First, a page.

A group of Muslim leaders in Kenya has agreed to help their Christian countrymen defend their churches, after a rash of attacks that killed 15 Christians, according to the BBC.

"Muslims felt that because those Christians are a minority in their domain they must be protected at all cost," said Adan Wachu, leader of both the Supreme Council of Kenyan Muslims and the Inter-Religious Council of Kenya.

The attacks took place in town of Garissa, near the border between Kenya and Somalia. Though most of the residents are ethnic Somalis and Muslims, there are 30 Christian churches in town, which Wachu said would be protected as part of "a united front."

"We decided as solidarity that the Muslim youth will provide a vigilante service to the churches not only in Garissa but in any other places that the Christians may deem fit," he said.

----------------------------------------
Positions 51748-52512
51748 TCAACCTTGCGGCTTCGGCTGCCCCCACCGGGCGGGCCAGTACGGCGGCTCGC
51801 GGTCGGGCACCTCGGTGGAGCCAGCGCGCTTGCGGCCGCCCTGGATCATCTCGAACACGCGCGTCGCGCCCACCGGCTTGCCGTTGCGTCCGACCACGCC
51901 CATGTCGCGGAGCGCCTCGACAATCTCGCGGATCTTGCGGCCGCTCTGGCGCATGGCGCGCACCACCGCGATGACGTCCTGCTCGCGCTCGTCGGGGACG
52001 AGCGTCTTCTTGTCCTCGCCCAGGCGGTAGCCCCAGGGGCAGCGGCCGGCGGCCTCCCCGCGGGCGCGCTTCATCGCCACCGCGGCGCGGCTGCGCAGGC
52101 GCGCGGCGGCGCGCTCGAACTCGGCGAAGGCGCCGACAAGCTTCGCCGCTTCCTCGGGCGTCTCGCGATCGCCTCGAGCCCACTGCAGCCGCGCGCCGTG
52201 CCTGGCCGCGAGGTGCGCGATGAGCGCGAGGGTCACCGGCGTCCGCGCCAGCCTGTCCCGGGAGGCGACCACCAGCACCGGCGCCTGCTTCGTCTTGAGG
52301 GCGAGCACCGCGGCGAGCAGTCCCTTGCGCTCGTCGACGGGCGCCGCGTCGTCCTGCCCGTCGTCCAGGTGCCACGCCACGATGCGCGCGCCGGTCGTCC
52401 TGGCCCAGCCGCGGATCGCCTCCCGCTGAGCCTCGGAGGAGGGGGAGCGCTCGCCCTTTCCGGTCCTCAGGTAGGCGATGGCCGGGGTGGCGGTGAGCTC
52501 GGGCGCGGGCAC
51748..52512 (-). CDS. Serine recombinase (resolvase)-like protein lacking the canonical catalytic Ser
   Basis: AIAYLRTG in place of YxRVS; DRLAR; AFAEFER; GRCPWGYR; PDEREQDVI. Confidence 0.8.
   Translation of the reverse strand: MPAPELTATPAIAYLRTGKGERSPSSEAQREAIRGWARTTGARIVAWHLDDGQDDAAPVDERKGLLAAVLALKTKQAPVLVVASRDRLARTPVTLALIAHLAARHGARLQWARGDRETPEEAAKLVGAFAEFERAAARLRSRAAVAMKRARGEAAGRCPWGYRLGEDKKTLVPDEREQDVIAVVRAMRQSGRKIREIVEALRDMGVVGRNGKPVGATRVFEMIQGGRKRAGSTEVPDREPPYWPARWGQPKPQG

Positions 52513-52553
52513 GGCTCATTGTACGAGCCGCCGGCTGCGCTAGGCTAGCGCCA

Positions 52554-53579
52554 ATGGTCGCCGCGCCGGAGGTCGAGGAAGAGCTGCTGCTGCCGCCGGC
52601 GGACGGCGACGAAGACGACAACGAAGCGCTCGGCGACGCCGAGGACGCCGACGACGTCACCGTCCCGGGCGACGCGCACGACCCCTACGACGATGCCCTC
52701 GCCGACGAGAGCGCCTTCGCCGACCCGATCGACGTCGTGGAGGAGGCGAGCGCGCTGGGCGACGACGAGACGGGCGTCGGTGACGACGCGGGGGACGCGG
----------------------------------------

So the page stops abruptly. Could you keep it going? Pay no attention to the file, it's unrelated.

The Washington Post is reporting that the attacks are being blamed on a Somalian militant group linked to Al-Qaida, and were carried out in order to incite fighting between Muslims and Christians.

Representatives for the group, known as al-Shabab, have not responded to allegations linking them to the Garissa attacks.

[image of downtown Garissa via Wikipedia Commons]